13 January 2010

The Difference Between Iraqi and Afghani Civilian Deaths

The NY Times reported today that the Afghan civilian death toll is at its highest since the CF invasion in 2001. The Untied Nations report found a 14% rise in civilian deaths totaling 2412 people. Al Qaeda in Iraq made a strategic blunder by alienating themselves from the Iraqi population through massive collateral damage. Iraqbodycount.org provides the most accurate assessment on the civilian casualties. Their analysis shows that when AQI was at its height in 2006, Iraqi civilians suffered between 25,699-27,519 killed from their 29 million person population. During the 2007 Surge, the Iraqi population lost between, 22,586-24,159 people. The question before us is, will the Afghan population turn on the Taliban like the Iraqi population did on AQI, due to unnecessary loss of life?

A: Unlikely, for four reasons.

1) Afghanistan lost 2412 civilians out of a 28 million person population. While this number is unfortunate, the per capita rate of 9/100K in Afghanistan pales in comparison to Iraq's 101/100K.
2) Afghanistan has a warrior culture. I have talked to several veterans from Afghanistan and they all remarked at how resilient the Afghan population is. Afghan men fight bravely against any and all tribal threats. The Afghan population has a much deeper sense of self sacrifice in the name of their tribe. Deaths resulting from IEDs and suicide bombers are another matter and will be discussed in a subsequent paragraph.
3) The majority of Afghanistan's population is separated through lack of media capabilities. Most homes in Iraq have satellite dishes, where as this is not the case in Afghanistan. If five Afghans are killed by an IED in the Helmand province, do any villagers in the Konar province even hear about it?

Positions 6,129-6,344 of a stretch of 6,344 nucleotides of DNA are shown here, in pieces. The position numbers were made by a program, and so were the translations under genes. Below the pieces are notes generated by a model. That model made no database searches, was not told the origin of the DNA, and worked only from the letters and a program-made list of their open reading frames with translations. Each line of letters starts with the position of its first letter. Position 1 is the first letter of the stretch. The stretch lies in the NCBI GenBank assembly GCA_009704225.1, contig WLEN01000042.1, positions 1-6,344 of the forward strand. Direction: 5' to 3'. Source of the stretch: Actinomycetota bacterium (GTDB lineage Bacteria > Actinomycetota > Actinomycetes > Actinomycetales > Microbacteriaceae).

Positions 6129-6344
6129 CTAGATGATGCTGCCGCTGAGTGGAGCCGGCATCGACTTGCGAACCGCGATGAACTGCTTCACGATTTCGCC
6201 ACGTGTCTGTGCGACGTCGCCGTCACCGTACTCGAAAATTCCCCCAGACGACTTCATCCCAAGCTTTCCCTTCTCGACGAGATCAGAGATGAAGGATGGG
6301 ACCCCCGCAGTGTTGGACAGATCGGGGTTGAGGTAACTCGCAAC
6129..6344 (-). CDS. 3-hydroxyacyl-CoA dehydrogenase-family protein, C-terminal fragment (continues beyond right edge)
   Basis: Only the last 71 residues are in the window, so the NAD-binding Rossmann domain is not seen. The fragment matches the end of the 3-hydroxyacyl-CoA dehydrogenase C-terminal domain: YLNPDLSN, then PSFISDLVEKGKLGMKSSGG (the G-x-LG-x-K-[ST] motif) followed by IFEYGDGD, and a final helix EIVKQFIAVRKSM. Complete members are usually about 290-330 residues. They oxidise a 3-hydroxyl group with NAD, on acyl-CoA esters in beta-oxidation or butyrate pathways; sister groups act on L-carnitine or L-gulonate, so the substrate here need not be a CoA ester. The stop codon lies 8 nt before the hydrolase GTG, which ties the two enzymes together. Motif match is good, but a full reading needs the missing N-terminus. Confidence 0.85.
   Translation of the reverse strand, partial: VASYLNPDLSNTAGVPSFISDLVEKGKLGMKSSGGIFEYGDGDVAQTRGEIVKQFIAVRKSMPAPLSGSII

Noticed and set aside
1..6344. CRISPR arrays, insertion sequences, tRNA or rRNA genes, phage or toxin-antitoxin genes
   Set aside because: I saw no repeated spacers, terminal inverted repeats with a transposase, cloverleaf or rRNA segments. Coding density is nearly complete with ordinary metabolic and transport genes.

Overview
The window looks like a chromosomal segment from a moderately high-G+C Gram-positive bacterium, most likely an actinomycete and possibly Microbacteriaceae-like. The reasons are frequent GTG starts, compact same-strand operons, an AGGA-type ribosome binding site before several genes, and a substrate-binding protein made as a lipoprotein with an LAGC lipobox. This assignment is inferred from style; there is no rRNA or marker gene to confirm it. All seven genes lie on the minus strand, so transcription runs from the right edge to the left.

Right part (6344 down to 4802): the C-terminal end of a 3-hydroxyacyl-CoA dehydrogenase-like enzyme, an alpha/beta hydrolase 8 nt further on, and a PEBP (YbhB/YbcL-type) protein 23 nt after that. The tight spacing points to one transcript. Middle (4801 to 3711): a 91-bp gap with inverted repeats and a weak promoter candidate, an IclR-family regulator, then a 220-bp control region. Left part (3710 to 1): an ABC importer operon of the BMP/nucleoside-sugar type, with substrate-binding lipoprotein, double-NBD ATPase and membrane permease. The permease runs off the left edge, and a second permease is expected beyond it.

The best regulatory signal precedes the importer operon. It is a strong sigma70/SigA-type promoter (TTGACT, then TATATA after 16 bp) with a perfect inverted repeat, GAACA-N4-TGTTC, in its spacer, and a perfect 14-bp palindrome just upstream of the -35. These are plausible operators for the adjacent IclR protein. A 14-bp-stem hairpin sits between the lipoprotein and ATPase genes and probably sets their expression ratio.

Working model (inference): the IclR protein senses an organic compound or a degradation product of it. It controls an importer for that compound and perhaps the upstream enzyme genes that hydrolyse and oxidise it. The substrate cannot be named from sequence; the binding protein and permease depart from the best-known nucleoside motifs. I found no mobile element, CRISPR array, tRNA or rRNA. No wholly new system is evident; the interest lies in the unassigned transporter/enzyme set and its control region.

4) Afghanistan's Tribal fabric does not lend itself to a national unity. This means that losses in civilian life outside of one's village and tribe may not have the same effect it does in a place like Iraq.

There are a few things the ISAF leaders can do. First is to streamline the IO product creation and distribution process. Company Commanders need to be able to capitalize on local civilian deaths. The Afghan people will see a suicide bombing in a crowded market as a senseless loss of life. Companies can capitalize on this senseless loss of life by rapidly producing IO messages highlighting Taliban blunders. This should be in the form of flyers and also broad casted over radios on the same day that the deaths occurred. Next, we need to conduct analysis on civilian deaths by province and tribe to identify what tribes should receive more attention, through security measures and civil affairs projects. Heavily effected civilian populations are ripe for COIN successes in the form of IO and CA projects. We won't see the same scope of civilian losses resulting from AQI's blunder in Iraq; however, we can captitalize on the Taliban's tactical blunders through increased security, IO messages, and CA projects.


  1. This comment has been removed by the author.

  2. Good idea.

    What about 18-24 mos from now?

    This is not a country, is it? It's a geographical expression.

  3. Actually, despite the relatively small number of civilians killed (and the somewhat greater number injured) in the Afghan conflict, our polling there has shown that attribution of blame for civilian casualties (to US/NATO or Taliban/AQ forces) has a big effect on confidence in US/NATO forces. The political impact of each civilian casualty seems to be disproportionate.

  4. One more point - 70% or more of Afghans listen to the radio most nights. Moreover word spreads fast via cell phones too - especially of clashes, deaths, and rumors. (See the polling on our website for details.) You can bet that people in Helmand hear of events in Konar. Afghans are very media oriented and quite well informed on developments - because being informed has been a condition in survival for decades. The problem is not that they can't here our IO via media - the problem is that the Taliban IO have been beating the daylights out of ours.